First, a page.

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Thomas Butler Gunn Diaries: Volume 6, page 175, October 27-28, 1853

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Identifier: DX04189796

Title: Thomas Butler Gunn Diaries: Volume 6, page 175, October 27-28, 1853

Description: Describes stopping at the house of Mr. Powell for the night in Mississippi on the way to Louisiana by horseback.


and soon we were in a snug room conversing with an old lady, and looking at a young, and pleasant faced one. Two or three children about. The mother was fearful about the yellow fever, telling how it was all round them; boats having almost ceased running up the river, in consequence of deaths of Captain and crew. The house we had intended journeying to, that night was infected, fever there, broke out that day.) Our host, Mr Powell appeared, a long-black haired, keen looking man, Baltimore born. We had a good supper, and presently walked off to our quarters for the night. A hut at a little distance, two rooms, seperately entered from without, after the fashion of most southern houses, which are not often more than one story in heighth. Inside blazing fires, tables covered with books, keepsakes & Albums, with many rhymings eulogistic of Miss Henrietta Powell, as “Pessie.” In our room I and [Oliver] Kellam sat smoking awhile, and then to bed.

28. Friday. Amusing ourselves with two young bear cubs, which were kept chained under a bench in an adjoining shed. Breakfast, then off. Our host, who would accept no payment for our entertainment; owned a ferry boat, and in two journeys the horses and ourselves were ferried over. Mr Powell furthermore accompanyied us for at least an hour, guiding us into the Swamp. Well was it that he did, for unaided we should never have found it. The place was a perfect jungle. The rank vegetation grew high as the horses heads, as through a scarcely perceptible track we rode. Tall, bare, blackened trees rose out of it, or lay rotting amid the rank vegetation. Turkey-buzzards wheeled about, in the clear blue, sunny sky. We now were fairly entered upon the Swamp proper, and our kind host turned back, bidding us keep straight onwards, following the scarcely seen wheel tracks. I had fancied this Swamp would be rather loathsome and repulsive, but ‘twas not so. I only saw the almost tropical luxuriance of a Southern forest. Mighty trees, oak, hickory, elm, gum, and sometimes the funeral, moss-covered cypress. Wild vines and monstrous creepers grew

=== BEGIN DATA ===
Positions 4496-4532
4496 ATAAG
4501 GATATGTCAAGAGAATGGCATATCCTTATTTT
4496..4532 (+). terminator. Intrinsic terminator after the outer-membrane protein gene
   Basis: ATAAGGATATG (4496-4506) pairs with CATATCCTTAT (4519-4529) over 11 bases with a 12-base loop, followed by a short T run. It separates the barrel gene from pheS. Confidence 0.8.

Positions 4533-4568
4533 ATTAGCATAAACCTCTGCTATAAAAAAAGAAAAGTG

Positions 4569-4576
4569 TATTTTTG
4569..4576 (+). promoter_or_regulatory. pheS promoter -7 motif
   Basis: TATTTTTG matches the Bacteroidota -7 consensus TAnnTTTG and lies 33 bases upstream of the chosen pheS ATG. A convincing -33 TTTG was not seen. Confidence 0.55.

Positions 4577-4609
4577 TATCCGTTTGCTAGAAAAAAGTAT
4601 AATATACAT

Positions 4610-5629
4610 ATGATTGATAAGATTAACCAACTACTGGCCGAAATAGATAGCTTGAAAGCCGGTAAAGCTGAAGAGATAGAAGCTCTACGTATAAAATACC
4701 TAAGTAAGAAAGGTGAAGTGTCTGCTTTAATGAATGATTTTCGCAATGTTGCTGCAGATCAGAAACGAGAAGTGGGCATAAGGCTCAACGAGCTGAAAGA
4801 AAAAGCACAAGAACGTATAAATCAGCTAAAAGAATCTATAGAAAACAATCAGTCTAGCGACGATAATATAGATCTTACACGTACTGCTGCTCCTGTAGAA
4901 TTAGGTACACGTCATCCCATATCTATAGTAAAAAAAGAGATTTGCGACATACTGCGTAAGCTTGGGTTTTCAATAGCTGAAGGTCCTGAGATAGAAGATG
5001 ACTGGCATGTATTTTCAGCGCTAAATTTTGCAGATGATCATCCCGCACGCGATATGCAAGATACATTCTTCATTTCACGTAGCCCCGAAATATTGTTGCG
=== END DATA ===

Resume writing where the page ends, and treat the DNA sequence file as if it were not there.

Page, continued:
Rights: NoC-US


Dates: 1853-10-27

Type(s): Diary

Maker/Creator: Gunn, Thomas Butler, 1826-1903

Subjects: Yellow fever


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